Production of a critical mineral central to the cleaner energy revolution is what Talison Lithium’s workforce knows best.

As well as bragging rights to working at the world’s largest hard-rock lithium mine, the team at Greenbushes can also boast of an outdoor office in Western Australia’s picturesque South West.

Mining might be front and centre of Talison’s day-to-day operations, but the lithium producer underlined its commitment to the broader community when devastating bushfires swept through the scenic countryside earlier this year.

Possibly the State’s hottest summer on record, WA’s horror bushfire season came to a head on February 5 when four out-of-control fires simultaneously hit Bridgetown – 17km south of Greenbushes – as well as Denmark, Shackleton and Wickepin.

Talison safety and emergency response coordinator Tim Hingston was among the first at the face of the raging inferno.

The long-standing miner, who also serves on the Greenbushes Volunteer Bush Fire Brigade, described the hot and dry conditions leading up to the fire as a “nightmare”.

“As far as bushfires go the perfect storm – 40-degree heat, 40-knot winds, middle of summer and the bush was tinder dry,” he said.

“It was a hot, windy, terrible day. It was a nightmare.

“Initially we were right at the fire trying to stop it from spreading.

“We were one of the first brigades on the ground and it was like we were at Ground Zero then it just took off.

“The wind was so intense; the ember attack was one to two kilometres ahead.

“There was little we could do so we went from fighting the fire face to asset protection where we sat at the edge of Bridgetown and waited for it to come.

See also  The incredible outback journey of Australia's first mine site wind farm

“There we made sure the fire died at a firebreak and attacked any hop over of embers.”


Get the latest stories from delivered to your inbox.

| Privacy policy

While no lives were lost, a nightmare it was.

The Bridgetown blaze burnt more than 2200 ha in 24 hours destroying native vegetation, infrastructure and even some homes.

But the collateral damage could have been far worse had it not been for the volunteer firefighters who toiled overnight to contain the fire’s spread.

That included a cohort from Talison who joined Hingston in downing tools to tackle the blaze.

As well as lending staff to the cause, Talison sent in some heavy machinery to cut firebreaks and their contractors SG Mining chipped in with some water carts.

That was just days after Talison opened the doors of its construction mining camp to weary volunteer firefighters who had arrived from all parts of the State to fight a fire that had started in Kirup and was threatening lives and homes.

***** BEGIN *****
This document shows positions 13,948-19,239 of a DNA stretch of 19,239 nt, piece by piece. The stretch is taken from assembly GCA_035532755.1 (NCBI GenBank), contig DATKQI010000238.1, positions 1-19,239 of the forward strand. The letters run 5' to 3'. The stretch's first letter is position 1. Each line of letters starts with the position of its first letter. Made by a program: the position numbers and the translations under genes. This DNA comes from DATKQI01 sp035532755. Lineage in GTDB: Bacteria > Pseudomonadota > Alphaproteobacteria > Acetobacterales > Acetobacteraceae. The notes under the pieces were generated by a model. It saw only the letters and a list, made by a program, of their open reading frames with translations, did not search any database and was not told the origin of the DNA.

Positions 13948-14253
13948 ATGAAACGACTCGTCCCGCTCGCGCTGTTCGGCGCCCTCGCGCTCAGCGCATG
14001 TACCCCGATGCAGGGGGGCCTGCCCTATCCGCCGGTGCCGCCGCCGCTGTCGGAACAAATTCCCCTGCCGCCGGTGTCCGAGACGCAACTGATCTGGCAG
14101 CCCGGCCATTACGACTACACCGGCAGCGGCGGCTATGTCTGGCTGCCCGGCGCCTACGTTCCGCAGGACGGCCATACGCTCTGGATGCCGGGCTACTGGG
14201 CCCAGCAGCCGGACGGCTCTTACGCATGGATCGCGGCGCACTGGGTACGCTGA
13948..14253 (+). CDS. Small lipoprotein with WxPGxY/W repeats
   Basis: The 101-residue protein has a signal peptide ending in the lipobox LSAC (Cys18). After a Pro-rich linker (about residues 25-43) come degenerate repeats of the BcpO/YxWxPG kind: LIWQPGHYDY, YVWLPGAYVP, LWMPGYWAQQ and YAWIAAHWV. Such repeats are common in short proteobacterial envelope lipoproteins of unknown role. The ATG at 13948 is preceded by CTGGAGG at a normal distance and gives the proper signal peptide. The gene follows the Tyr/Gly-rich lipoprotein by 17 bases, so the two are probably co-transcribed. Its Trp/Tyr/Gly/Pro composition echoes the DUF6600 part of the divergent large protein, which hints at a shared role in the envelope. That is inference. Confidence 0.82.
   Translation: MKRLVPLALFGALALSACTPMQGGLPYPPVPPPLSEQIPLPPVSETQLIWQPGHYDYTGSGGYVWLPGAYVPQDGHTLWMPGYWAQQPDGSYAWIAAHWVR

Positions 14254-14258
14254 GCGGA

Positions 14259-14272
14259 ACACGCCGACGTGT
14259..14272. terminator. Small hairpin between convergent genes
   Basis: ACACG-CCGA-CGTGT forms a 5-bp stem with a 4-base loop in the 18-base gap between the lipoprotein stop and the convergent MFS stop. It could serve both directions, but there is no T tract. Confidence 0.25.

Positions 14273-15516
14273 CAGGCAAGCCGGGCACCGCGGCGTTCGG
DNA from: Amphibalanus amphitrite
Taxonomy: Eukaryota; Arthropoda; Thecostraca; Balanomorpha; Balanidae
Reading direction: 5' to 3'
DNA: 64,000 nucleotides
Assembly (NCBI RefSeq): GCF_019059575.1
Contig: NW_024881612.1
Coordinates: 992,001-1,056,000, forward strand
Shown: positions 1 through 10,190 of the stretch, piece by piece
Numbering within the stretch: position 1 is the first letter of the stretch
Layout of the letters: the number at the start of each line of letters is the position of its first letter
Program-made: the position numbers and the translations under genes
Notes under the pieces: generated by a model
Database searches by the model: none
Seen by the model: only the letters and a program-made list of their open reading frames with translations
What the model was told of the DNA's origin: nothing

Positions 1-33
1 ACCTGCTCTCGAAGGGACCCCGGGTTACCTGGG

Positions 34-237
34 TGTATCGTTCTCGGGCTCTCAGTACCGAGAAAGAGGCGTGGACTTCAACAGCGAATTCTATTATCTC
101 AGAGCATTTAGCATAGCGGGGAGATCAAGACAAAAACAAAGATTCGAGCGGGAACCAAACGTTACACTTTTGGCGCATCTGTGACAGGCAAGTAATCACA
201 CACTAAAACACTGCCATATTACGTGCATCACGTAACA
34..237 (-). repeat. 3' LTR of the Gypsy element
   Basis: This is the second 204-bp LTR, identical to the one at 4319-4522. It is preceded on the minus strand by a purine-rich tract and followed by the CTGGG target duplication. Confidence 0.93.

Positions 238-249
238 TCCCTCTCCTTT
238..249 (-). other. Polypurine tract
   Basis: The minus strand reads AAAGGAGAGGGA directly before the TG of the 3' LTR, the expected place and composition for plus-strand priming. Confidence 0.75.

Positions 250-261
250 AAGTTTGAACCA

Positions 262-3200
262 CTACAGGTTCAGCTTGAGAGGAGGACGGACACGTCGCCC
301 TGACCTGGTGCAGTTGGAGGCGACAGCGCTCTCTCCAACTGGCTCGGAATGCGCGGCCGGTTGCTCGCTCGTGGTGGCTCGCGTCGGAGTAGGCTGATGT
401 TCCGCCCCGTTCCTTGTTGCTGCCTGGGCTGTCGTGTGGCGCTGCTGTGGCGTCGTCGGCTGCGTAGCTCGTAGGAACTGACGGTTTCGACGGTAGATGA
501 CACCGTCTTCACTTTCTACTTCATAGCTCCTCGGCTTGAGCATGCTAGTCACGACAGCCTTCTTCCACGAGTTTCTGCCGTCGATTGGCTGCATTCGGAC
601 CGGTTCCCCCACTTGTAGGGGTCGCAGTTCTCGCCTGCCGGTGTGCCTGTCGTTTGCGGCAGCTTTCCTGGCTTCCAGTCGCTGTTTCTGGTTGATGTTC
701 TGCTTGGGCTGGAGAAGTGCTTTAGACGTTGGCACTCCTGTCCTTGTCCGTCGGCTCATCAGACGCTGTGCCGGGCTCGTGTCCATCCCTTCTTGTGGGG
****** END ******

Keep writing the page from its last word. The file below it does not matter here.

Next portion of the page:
With more than 150 firefighters accommodated and fed at the camp over several days, Talison’s contribution saw the lithium miner awarded a Certificate of Distinction by the State Government on June 30.

State Emergency Services and Environment Minister Stephen Dawson who travelled to Greenbushes to present the certificate said the company had played an active role supporting emergency services in the South-West for many years.

“I want to thank Talison for all the support it provided in keeping the community safe on such a challenging weekend for the State,” he said.

See also  Giant ultrasound could unlock the mineral secrets of WA's many salt lakes

“All the volunteer firefighters who brought the inferno under control can be incredibly proud of their brave efforts.”

Dawson’s sentiments were echoed by WA Fire and Emergency Services Commissioner Darren Klemm who said DFES had developed a strong relationship with the miner since signing a Memorandum of Understanding in 2020 to formally recognise the Talison Emergency Response Team (ERT) Fire Brigade.

“Since then, the Talison brigade has provided important support to the Greenbushes Volunteer Bush Fire Brigade and other volunteer emergency services groups in the district,” he said.

Talison general manager operations Craig Dawson said while it was pleasing to receive a nod of appreciation, the company had not done it for the recognition.

“We don’t see ourselves as separate to the community, we see ourselves as part of the community,” he said.

“The majority of our employees are engaged from within the local community itself with 75 per cent of our employees living within a 30-minute drive.

“We don’t see ourselves as separate, we see ourselves as adjunct and that’s either direct assistance or letting our people be a part of the community efforts in responding to things.

“They do a lot of training on site with our emergency response teams, but there is also a lot who are members of local bushfire brigades and other emergency services such as St John Ambulance.

“We have an approach where if they are needed and they are required to be called upon then we certainly make them available to go and do that civic duty and help out in the community.”

See also  Turning waste into taste in the Pilbara

Craig Dawson said he had admiration for the people prepared to put to put themselves into volunteer emergency service roles.

“There’s a level of risk that comes with those roles when you’re doing it,” he said.

“From my perspective I roundly applaud them from wanting to do that and wanting to be a part of it and wanting to help the people that are down in this part of the world.

“We had some of our employees directly impacted – certainly by the Bridgetown bushfire – and to be able to highlight what our people are doing to assist from my perspective is fantastic.”

With 27 years under his belt at Talison and with most of that time spent as the company’s emergency response coordinator, Hingston said he enjoyed the camaraderie of the role.

“There’s something there.  As much as at times it can be scary there’s certainly a camaraderie,” he said.

“It’s just something you do.  You’re out there, you’re relying on each other and that can mean a lot.”